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Class-action lawsuit filed following Kalispell hospital data breach

by DERRICK PERKINS
Daily Inter Lake | April 7, 2022 12:00 AM

Former patients of Logan Health allege in a new class-action lawsuit that the medical provider’s November data breach left them open to identity theft and represented negligence, breach of contract and breach of fiduciary duty.

Filed in Flathead County District Court last month, the lawsuit accuses the health-care organization of failing to safeguard personal information and delaying in alerting patients about the data breach. More than 213,000 patients — 174,761 of them Montana residents — had their private data, including Social Security numbers, addresses and treatment codes, exposed in the hack, court documents said.

“The data breach was a direct result of [Logan Health’s] failure to implement adequate and reasonable cybersecurity protections and protocols that were necessary to protect the sensitive information of patients who entrusted it into [the facility’s] custody and care,” reads the lawsuit.

Officials with Logan Health acknowledged the data breach earlier this year. Patients exposed in the “highly sophisticated criminal attack” received a Feb. 18 letter regarding the hack signed by Craig Lambrecht, Logan Health’s CEO. Notice of the attack also went up on the organization’s website.

According to the letter, officials learned of the breach after investigating evidence of outside access to a Logan Health file server that hosts shared folders for business operations. Forensic investigators confirmed unauthorized access to files containing patient information — but not electronic medical records — on Jan. 5.

In the letter, officials stressed that they lacked evidence the information was thus far misused. They offered affected patients a year each of identity monitoring services. As a result, officials said the medical provider had “deployed additional safeguards to further fortify our information systems.”

THE LAWSUIT, filed by Great Falls attorney Mark Kovacich of Odegaard Kovacich Snipes, argues that the breach left the plaintiffs vulnerable to future crimes.

“Because of [Logan Health’s] failure to protect their information, plaintiffs and class members will be at a heightened risk of identity theft for the rest of their lives,” it reads.

As an example, the suit alleged that the two named plaintiffs, Farrah Bereta and Illyhia Birk, have suffered increased phishing and scamming attempts since the breach. Bereta also has seen her credit score drop in the months following the hack, court documents said.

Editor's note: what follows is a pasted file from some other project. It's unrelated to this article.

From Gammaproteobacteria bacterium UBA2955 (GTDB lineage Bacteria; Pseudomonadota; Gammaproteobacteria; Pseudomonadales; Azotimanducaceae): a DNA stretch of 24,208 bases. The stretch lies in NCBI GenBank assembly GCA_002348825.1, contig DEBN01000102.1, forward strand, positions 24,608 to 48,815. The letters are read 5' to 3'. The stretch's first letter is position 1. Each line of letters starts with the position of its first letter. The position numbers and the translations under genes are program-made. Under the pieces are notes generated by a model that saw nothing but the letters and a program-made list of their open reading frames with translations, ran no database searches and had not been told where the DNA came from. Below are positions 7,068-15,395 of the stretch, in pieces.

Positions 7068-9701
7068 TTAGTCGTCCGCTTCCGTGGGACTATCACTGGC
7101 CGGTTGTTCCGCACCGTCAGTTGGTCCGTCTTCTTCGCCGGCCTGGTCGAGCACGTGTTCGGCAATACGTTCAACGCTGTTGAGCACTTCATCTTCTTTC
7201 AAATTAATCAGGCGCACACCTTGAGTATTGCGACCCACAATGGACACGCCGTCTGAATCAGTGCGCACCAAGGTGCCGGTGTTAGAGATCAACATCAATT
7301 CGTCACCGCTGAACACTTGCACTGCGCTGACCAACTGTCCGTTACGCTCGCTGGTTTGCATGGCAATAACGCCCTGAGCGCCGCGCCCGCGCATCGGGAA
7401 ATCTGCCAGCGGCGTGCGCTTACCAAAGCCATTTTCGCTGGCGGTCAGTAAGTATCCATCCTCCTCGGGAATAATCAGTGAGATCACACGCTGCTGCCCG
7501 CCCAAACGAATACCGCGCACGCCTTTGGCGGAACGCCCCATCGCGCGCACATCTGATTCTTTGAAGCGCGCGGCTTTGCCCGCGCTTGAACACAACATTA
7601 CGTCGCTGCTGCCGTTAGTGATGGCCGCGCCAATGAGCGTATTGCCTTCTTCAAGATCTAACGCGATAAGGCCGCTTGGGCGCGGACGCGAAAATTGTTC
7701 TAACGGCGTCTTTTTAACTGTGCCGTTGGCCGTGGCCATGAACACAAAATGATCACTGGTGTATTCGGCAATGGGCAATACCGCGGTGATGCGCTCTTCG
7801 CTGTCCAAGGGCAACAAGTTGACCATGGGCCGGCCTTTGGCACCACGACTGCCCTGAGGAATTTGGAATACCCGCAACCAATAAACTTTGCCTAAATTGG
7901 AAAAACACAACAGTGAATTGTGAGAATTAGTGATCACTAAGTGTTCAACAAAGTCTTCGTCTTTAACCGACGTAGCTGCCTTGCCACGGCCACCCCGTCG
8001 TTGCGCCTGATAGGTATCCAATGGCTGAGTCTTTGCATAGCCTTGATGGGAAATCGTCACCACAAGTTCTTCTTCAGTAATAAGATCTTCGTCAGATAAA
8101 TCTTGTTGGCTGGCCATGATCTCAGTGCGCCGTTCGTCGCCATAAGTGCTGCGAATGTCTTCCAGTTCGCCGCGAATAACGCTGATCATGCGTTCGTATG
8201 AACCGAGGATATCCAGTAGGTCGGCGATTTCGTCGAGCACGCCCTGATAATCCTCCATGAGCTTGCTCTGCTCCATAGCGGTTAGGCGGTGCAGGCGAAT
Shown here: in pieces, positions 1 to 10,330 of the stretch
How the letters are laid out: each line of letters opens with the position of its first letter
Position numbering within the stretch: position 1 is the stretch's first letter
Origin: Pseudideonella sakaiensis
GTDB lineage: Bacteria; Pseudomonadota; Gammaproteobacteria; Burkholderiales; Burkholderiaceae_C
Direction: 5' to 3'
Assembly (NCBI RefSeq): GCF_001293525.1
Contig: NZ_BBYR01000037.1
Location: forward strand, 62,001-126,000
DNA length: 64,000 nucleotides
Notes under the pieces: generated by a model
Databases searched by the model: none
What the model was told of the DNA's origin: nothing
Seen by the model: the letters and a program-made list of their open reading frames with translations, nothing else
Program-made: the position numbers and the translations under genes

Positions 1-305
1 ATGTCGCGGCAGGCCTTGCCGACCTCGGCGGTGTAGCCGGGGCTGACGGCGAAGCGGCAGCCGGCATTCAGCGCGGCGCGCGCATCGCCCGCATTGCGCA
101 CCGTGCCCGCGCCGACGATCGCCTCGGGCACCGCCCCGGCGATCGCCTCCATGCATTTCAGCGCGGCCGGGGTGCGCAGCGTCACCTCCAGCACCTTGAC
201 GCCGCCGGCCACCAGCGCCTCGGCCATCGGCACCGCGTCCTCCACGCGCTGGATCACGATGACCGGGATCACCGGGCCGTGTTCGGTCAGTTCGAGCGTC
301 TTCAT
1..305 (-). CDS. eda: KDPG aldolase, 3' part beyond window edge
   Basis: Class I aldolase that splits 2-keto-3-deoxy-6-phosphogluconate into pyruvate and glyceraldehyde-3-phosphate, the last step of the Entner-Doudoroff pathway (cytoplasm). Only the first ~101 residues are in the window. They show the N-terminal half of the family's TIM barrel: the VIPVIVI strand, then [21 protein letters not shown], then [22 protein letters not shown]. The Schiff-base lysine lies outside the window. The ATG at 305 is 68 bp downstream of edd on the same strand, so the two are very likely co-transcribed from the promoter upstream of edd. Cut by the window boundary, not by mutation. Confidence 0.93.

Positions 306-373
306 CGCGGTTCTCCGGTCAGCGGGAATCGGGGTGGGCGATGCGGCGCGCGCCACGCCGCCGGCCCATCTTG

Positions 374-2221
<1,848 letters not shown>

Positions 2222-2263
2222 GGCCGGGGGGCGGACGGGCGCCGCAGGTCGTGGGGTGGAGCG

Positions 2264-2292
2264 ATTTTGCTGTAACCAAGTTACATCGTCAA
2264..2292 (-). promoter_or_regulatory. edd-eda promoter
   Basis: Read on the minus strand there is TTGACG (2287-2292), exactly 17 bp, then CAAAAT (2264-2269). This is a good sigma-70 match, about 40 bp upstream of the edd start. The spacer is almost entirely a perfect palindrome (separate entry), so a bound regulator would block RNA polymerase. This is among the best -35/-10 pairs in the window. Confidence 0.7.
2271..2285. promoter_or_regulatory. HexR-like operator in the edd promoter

The suit lists seven justifications for financial compensation on behalf of its plaintiffs: negligence, breach of express contract, breach of implied contract, two counts of breach of fiduciary duty, violation of the Montana Code Annotated relating to computer security breaches and unjust enrichment. It seeks compensation, damages and reimbursement of the cost of legal fees among other “punitive or exemplary damages.” It also asks the court to require Logan Health to offer identity theft monitoring for an extra five years and direct the organization to “secure and fully encrypt” confidential data.

A spokesperson for Logan Health did not respond to inquiries prior to the Daily Inter Lake’s press deadline. Kovacich deferred comment until after the medical facility was served and he brought his co-counsel aboard the suit.

IT’S NEITHER Logan Health’s first data breach in recent memory nor its first class-action lawsuit as a result of a hack. In late 2020, the organization agreed to establish a $4.2 million settlement fund for individuals affected by a 2019 data breach.

In that case, officials said a phishing attempt tricked employees into providing login information. The hack exposed personal information related to about 130,000 patients. Then, as now, officials noted an increase in the number and sophistication of the cyber attacks.

“Within the last year, more than 700 health systems and other organizations have experienced cyber security events impacting nearly 40 [million] individuals,” Lambrecht wrote in February. “We are committed to protecting the privacy of our patients and continue to take steps to combat these malicious threats. Our relationship with our patients is our most valued asset. I want to personally express my deepest regret for any inconvenience that these criminal actions may cause you and your family.”